Understanding Cannabis: Sativa vs. Indica vs. Ruderalis
Sativa, indica and ruderalis are all types of the same species—Cannabis sativa L. However, despite being from the same species, the effects, appearance and characteristics of each subspecies vary greatly. Keep reading to find out everything you need to know about the different subspecies of cannabis.
Cannabis is an incredibly diverse plant that can be split into thousands of different strains, dozens of categories, and several different species. What's more, the different subspecies also have unique characteristics, which can make navigating the legal cannabis industry confusing if you don’t know where to start.
Certain subspecies will be more suitable for medicinal markets, while others are beneficial to commercial sectors, like agriculture and textiles. Knowing the fundamental differences is the ideal place to start before building a cannabis portfolio. It allows you to understand the focus of a company, and how their product ranges or services may be affected in the future.
With that in mind, we are going to break down the three subspecies, sativa, indica and ruderalis. We will cover their key characteristics, as well as the effect they can have when consumed. Armed with this information, you can continue to build an overview of the legal cannabis industry’s core commodity.
Capable of towering over six metres in height, the sativa species is native to tropical climates, where long periods of intense sunlight are the norm. This adaptation to its environment has allowed the sativa species to develop large pointed leaves with minimal markings or patterns. Their branches are outstretched with 3–6 inches between nodes.
Sativa strains are capable of dealing with higher concentrations of humidity compared to their indica counterparts. However, sativas have a longer flowering time, with plenty of space needed for them to reach their full potential. Cultivating the sativa subspecies requires a knowledgeable hand, and a carefully prepared growing environment or greenhouse.
Sativa strains commonly incite feelings of euphoria and a head-focused high when consumed. They can also be used in small doses to boost energy levels, creativity, and divergent thinking. Sativas are not the first choice for medical markets, unless dealing with specific medical conditions. Sativa-dominant strains are an ideal choice for the recreational food and drink market.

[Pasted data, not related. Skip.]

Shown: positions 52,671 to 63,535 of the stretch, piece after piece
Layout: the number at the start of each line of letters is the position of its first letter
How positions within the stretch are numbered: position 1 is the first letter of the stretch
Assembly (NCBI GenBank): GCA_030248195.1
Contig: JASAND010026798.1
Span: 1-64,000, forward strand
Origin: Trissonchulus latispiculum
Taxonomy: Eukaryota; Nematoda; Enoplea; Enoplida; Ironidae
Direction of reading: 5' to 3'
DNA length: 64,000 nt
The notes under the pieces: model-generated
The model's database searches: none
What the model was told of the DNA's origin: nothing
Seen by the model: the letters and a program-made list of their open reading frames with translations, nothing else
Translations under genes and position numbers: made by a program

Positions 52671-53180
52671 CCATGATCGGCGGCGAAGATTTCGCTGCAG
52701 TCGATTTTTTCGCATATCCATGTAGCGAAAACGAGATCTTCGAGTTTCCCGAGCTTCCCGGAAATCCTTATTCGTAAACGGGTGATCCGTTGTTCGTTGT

The indica subspecies is the opposite of sativa strains in virtually all respects. It grows much shorter, with denser branch structure. Leaves are also smaller, with broader, slightly marbled fingers. Grown correctly, indica strains resemble a small Christmas tree, with the largest leaves at the base of the plant.
Indicas are less adept to humid conditions, and can easily fall victim to mould, unless monitored. They are usually the preferred option for recreational growers as they have a shorter flowering period. This means that in controlled environments (indoor grow room) it is possible to harvest multiple times per year.
Indica strains produce a body-centric effect that can be used to soothe muscles, aches and pains. Certain indica strains can also help induce sleep or tackle insomnia. These attributes usually make indica-dominant strains preferable for medicinal use.
Existing somewhere between the sativa and indica subspecies, ruderalis have small, thick leaves with only a few branches and a fibrous stem. They do not grow very tall, only reaching up to four feet in height. Native to central and eastern Europe and Asia, the ruderalis subspecies has become adept at thriving in poor, or hostile environments.
The fundamental difference between ruderalis and sativa or indica is how the subspecies flowers. Usually, a cannabis plant would use the change in seasons to prompt the shift from the vegetative phase to flowering. However, due to the lower sunlight intensity in Europe, the ruderalis subspecies has developed an inbuilt timer for flowering—regardless of seasonal changes. Its genetics determine the length of time it spends in the vegetative stage before automatically flowering.
Ruderalis strains have low levels of THC and produce lower yields in comparison to the indica or sativa subspecies. They are not used in the recreational market due to their rather poor return, although they can be cross-bred with either indica or sativa strains to improve yields. The ruderalis subspecies can contain higher levels of CBD and be useful for medicinal markets, as long as sophisticated extraction equipment is used. The fibrous stems also make ruderalis strains more suitable for use in clothing, or textiles.
Technically this is a tricky question, as no subspecies is utterly superior to the other. Each one has its own unique effects and uses. However, what is essential to know is that regardless of the subspecies, poor quality genetics and care will always lead to an inferior product. It is possible to grow a high-quality ruderalis that is more profitable than a poorly looked after sativa. The capability of a company and the skill of its growers will be a significant factor.
The final point to consider is that all three subspecies can be crossbred to create a strain that has a variety of their characteristics. This is common amongst breeders, as true landrace strains (pure indicas or sativas) are difficult to source. Consider the markets you wish to invest in and find companies that have evident expertise in the relevant subspecies.